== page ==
What impressed me was that Mother Basilea never complained about her pains and ailments. She always put herself last. Concern for those entrusted to her dominated all the talks I had with Mother Basilea. Beyond that she also expressed concern for twentieth-century man's inability to believe. At a time when it was neither popular nor fashionable to speak up for Christian values, she argued knowledgeably and forcefully in all humility. I must add that she helped strengthen my faith, which had been shaken by harrowing war-time experiences.

Professor Dr. Inge Scharrer, M.D., also shared some personal insights from the last stretch of Mother Basilea's earthly life:

I had the privilege of advising and providing medical treatment for a remarkable patient during a long and difficult time of sickness, particularly from 1992-2001. It was an exceptionally rare and painful sickness, extremely resistant to therapy. Medically it was also unusual, for it did not follow the normal pattern. From time to time, in answer to prayer, the feared symptoms were delayed, or else they appeared to a lesser degree, or not precisely as described in the medical books. God intervened miraculously.

This is not to diminish her affliction, for Mother Basilea suffered intensely during her illness. Yet in her pain and illness she glorified Jesus. What was her secret? She exemplified the assurance of being a child of God. Her faith, her implicit trust in God, and her love for Father, Son and Spirit were inspiring and infectious. Even when in excruciating pain, she radiated a deep joy and cheerfulness. Peace exuded from her. Pain and sickness could not get the better of her. To the very end she sang hymns. I will never forget her declaration of love for the Holy Spirit, ‘Oh, how I love the Holy Spirit! What would I do without Him!' I often heard her say that, and to this declaration of love the Holy Spirit responded. You only have to think of all the writings, songs, praise plaques and everything else we now have as a legacy.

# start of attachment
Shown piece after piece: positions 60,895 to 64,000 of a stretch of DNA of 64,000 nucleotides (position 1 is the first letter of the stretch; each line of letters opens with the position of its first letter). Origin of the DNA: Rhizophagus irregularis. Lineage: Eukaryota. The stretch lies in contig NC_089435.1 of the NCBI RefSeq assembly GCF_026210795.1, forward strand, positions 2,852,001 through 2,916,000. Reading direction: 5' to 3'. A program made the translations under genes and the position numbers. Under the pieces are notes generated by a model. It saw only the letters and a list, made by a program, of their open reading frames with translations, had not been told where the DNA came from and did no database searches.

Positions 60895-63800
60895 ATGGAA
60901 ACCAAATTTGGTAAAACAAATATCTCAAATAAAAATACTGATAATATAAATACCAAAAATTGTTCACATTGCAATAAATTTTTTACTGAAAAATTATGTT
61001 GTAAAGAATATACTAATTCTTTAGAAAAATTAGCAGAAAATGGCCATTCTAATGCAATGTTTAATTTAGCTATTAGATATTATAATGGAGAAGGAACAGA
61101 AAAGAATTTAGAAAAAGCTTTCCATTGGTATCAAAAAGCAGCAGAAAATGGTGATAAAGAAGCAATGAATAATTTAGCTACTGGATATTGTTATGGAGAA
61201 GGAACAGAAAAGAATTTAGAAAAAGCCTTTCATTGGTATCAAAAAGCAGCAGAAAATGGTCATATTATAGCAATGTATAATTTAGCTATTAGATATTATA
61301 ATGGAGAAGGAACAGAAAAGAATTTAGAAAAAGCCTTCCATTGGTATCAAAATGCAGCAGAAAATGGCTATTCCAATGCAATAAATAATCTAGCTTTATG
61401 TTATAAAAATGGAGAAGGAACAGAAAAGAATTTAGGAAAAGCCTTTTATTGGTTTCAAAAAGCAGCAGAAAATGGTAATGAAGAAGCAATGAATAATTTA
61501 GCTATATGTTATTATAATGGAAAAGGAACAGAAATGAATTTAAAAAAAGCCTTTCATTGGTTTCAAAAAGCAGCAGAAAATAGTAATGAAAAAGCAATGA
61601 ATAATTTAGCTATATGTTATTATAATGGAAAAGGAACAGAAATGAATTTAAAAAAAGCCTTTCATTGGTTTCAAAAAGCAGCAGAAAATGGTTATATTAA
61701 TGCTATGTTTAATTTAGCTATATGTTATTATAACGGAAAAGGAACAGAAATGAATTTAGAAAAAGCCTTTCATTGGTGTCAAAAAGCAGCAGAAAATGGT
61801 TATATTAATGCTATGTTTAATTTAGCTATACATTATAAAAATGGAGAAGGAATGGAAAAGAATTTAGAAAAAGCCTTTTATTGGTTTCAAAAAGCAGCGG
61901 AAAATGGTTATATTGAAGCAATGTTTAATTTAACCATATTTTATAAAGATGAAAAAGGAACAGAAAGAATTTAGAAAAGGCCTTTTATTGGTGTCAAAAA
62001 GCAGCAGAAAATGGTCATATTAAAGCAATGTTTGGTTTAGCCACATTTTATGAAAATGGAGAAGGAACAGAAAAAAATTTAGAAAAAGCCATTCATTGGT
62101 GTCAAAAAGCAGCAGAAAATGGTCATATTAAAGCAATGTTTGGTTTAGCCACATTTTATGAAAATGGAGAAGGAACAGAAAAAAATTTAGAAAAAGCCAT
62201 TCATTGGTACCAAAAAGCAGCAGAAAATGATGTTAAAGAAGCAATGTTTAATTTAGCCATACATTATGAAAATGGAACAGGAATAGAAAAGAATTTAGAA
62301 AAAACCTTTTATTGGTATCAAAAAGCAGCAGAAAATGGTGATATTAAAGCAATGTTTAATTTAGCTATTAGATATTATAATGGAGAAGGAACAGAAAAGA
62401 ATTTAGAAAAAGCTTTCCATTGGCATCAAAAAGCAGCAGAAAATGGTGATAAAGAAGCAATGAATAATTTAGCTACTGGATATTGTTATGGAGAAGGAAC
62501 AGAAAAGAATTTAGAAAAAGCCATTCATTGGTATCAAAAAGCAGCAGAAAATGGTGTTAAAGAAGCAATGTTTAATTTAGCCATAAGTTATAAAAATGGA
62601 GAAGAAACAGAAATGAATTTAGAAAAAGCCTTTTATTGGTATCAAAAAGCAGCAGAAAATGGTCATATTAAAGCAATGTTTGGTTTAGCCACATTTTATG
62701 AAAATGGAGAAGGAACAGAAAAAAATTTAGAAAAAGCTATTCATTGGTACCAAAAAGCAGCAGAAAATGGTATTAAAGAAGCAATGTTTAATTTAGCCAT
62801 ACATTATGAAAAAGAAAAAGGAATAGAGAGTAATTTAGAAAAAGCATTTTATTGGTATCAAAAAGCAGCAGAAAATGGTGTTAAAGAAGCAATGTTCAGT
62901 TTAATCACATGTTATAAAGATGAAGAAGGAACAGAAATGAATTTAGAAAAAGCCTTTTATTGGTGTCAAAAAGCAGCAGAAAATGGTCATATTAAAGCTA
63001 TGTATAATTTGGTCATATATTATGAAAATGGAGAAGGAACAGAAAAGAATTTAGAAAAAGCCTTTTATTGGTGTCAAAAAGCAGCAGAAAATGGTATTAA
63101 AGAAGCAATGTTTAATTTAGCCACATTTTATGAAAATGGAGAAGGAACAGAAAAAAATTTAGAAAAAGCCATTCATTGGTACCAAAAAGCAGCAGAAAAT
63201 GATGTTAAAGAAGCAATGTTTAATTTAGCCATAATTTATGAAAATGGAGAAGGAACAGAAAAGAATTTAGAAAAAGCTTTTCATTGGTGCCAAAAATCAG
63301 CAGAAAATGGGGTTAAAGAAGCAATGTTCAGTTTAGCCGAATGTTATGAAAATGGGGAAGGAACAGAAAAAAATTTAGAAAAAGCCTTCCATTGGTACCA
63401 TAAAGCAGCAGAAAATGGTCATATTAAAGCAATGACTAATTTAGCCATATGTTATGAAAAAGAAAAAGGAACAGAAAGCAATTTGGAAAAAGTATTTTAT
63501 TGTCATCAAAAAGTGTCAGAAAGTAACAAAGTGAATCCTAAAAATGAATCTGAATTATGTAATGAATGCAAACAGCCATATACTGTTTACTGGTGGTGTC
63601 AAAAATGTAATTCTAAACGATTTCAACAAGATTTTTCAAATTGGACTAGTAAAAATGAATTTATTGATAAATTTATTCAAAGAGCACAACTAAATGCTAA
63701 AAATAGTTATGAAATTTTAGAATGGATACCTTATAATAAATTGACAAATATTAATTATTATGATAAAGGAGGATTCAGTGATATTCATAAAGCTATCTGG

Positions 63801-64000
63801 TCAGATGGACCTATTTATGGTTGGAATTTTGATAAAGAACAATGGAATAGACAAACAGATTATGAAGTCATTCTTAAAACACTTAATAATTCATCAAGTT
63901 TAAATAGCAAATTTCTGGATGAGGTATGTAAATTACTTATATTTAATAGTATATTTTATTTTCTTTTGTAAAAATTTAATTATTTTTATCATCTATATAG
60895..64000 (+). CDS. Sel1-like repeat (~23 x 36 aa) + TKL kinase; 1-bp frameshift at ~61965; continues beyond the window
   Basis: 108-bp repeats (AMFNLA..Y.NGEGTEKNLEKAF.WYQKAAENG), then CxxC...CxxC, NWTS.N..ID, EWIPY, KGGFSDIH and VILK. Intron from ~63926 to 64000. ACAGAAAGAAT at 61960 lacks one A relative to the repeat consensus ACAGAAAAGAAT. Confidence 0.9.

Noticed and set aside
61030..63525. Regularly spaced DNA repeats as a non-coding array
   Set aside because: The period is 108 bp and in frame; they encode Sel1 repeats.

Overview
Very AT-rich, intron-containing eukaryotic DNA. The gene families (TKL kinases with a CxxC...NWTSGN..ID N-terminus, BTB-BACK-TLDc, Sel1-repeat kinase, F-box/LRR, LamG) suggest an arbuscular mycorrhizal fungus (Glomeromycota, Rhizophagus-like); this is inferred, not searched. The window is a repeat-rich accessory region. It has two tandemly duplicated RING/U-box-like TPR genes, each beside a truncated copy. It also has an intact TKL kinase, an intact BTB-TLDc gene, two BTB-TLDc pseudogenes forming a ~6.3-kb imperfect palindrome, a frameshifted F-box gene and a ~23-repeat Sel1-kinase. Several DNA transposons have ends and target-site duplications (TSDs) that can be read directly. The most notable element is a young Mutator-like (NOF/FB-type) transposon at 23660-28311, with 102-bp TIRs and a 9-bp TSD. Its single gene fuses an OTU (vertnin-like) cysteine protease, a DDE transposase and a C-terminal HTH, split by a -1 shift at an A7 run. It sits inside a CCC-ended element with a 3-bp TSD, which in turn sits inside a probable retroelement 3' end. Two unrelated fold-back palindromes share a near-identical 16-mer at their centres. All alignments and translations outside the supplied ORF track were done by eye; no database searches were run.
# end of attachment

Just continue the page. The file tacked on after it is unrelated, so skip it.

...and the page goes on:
Shortly after Mother Basilea's death on March 21, a reporter from The Independent, a major British paper, called from England. ‘What was Mother Basilea like as a person?' he wanted to know. It is a question we are often asked. To those who knew her, she was caring and warm-hearted, with a deep appreciation for the wonders of God's creation and a delightful sense of humour. The erratic spelling and grammar of those of us from abroad intrigued her!
A mother in the truest sense of the word, she was never happier than when surrounded by her spiritual children. How she loved to arrange and celebrate special occasions! Opposed to dead formality and rigidity, she was capable of turning the procedure of a gathering upside down, in order to give more scope to the Spirit. She welcomed spontaneity and encouraged creativity.